What’s that you say?
Outsourcing the entirety of your ethical values to millennia-old writings and the arbitrary dogma of self-appointed moral custodians lessens your capacity for independent acts of goodwill and makes you more likely to judge and punish others?
Well golly gee, who’da thunk it!
Many families believe religion plays an essential role in childhood moral development. But children of religious parents may not be as altruistic as those parents think, according to a new international study from the University of Chicago published Nov. 5 in Current Biology.
A team of developmental psychologists led by Prof. Jean Decety examined the perceptions and behavior of children in six countries. The study assessed the children’s tendency to share–a measure of their altruism–and their inclination to judge and punish others for bad behavior.
Children from religious families were less likely to share with others than were children from non-religious families. A religious upbringing also was associated with more punitive tendencies in response to anti-social behavior.
The results were at odds with the perceptions of religious parents, who were more likely than non-religious parents to report that their children had a high degree of empathy and sensitivity to the plight of others.
“Our findings contradict the common-sense and popular assumption that children from religious households are more altruistic and kind toward others. In our study, kids from atheist and non-religious families were, in fact, more generous,” said Decety, the Irving B. Harris Distinguished Service Professor in Psychology and Psychiatry and the College and director of the University of Chicago Child NeuroSuite.
For the altruism task, children participated in a version of the “Dictator Game,” in which they were given 10 stickers and provided an opportunity to share them with another unseen child. Altruism was measured by the average number of stickers shared.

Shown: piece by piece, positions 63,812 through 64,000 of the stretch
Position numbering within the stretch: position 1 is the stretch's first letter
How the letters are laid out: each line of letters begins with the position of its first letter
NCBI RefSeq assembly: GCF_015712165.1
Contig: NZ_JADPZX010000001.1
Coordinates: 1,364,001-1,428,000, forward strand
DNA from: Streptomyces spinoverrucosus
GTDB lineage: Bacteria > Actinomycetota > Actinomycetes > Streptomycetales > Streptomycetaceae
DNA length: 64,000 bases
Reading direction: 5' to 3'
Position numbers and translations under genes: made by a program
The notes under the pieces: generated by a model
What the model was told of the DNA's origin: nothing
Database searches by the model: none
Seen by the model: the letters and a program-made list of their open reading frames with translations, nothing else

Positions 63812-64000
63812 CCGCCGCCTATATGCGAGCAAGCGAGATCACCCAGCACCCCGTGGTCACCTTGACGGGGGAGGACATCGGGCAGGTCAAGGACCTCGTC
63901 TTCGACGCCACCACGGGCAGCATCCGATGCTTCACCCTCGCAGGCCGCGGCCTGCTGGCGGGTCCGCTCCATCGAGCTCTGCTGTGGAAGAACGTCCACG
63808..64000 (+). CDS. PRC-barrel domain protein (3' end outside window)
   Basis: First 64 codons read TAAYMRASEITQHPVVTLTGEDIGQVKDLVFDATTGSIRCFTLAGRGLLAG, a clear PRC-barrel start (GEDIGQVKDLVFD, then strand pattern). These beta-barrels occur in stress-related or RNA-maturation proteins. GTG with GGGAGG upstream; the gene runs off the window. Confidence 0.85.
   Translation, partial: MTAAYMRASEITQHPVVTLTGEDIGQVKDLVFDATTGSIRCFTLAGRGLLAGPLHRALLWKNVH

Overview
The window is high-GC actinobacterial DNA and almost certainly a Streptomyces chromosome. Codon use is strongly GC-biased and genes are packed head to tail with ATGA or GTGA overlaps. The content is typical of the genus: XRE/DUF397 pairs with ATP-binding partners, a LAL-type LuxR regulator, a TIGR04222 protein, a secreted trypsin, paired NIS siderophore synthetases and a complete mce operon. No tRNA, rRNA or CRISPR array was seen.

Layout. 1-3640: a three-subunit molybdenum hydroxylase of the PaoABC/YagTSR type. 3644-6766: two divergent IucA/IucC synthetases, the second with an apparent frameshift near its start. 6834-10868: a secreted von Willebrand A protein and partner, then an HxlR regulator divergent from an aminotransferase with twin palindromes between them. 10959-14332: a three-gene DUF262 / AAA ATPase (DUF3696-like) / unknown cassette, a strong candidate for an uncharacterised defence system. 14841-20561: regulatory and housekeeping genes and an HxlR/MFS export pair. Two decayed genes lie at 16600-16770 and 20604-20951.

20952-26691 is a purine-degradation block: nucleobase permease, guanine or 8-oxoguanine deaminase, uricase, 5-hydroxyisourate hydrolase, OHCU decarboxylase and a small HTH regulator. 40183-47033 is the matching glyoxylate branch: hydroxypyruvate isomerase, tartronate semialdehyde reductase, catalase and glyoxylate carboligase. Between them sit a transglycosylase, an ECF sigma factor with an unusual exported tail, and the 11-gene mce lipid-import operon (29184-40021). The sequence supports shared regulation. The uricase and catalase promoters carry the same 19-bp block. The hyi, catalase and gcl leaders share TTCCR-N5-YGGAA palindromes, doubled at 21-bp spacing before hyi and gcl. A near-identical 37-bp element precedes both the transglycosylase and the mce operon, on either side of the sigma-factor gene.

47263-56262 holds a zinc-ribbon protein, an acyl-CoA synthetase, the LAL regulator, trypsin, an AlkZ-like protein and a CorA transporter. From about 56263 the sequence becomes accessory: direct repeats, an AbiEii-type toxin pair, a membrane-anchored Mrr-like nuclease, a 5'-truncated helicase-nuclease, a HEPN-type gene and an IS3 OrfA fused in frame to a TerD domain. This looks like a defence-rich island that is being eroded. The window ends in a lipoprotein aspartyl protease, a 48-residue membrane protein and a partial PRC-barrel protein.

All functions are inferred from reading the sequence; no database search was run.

For the moral sensitivity task, children watched short animations in which one character pushes or bumps another, either accidentally or purposefully. After seeing each situation, children were asked about how mean the behavior was and the amount of punishment the character deserved.
Parents completed questionnaires about their religious beliefs and practices and perceptions of their children’s empathy and sensitivity to justice. From the questionnaires, three large groupings were established: Christian, Muslim and not religious. (Children from other religious households did not reach a large enough sample size to be included in additional analyses.)
Consistent with previous studies, in general the children were more likely to share as they got older. But children from households identifying as Christian and Muslim were significantly less likely than children from non-religious households to share their stickers. The negative relation between religiosity and altruism grew stronger with age; children with a longer experience of religion in the household were the least likely to share.
Children from religious households favored stronger punishments for anti-social behavior and judged such behavior more harshly than non-religious children. These results support previous studies of adults, which have found religiousness is linked with punitive attitudes toward interpersonal offenses.
“Together, these results reveal the similarity across countries in how religion negatively influences children’s altruism. They challenge the view that religiosity facilitates prosocial behavior, and call into question whether religion is vital for moral development–suggesting the secularization of moral discourse does not reduce human kindness. In fact, it does just the opposite,” Decety said.
Source: Eurekalert/University of Chicago
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